First published in 1930 as 200 Years of Charleston Cooking, this collection of more than three hundred recipes was gathered by Blanche S. Rhett from housewives and their African American cooks in Charleston, South Carolina. From enduring favorites like she-crab soup and Hopping John to forgotten delicacies like cooter (turtle) stew, the recipes Rhett collected were full of family secrets but often lacked precise measurements. With an eye to precision that characterized home economics in the 1930s, Rhett engaged Lettie Gay, director of the Home Institute at the New York Herald Tribune, to interpret, test, and organize the recipes in this book.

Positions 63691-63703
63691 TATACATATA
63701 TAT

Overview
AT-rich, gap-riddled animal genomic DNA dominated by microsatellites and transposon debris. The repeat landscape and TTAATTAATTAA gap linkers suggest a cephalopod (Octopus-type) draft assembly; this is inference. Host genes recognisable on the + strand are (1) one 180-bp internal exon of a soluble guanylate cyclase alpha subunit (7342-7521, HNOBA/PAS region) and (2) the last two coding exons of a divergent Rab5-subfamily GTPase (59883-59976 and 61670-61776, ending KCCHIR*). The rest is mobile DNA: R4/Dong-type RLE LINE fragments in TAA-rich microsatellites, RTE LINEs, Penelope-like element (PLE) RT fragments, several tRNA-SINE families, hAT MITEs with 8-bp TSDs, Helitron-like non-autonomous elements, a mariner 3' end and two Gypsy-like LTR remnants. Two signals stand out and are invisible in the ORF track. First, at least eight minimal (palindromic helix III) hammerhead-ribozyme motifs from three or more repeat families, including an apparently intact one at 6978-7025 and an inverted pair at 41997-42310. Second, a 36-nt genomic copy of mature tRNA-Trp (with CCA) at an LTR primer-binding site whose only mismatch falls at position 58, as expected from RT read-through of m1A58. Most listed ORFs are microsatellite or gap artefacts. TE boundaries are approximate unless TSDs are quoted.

Two Hundred Years of Charleston Cooking is replete with southern charm and detailed instructions on preparing the likes of shrimp with hominy, cheese straws, and sweet potato pie not to mention more than one hundred pages of delightful cakes and candies.
In a new foreword, Rebecca Sharpless, professor of history and author of Cooking in Other Women's Kitchens: Domestic Workers in the South, 1865-1960, provides historical and social context for understanding this groundbreaking book in the 21st century.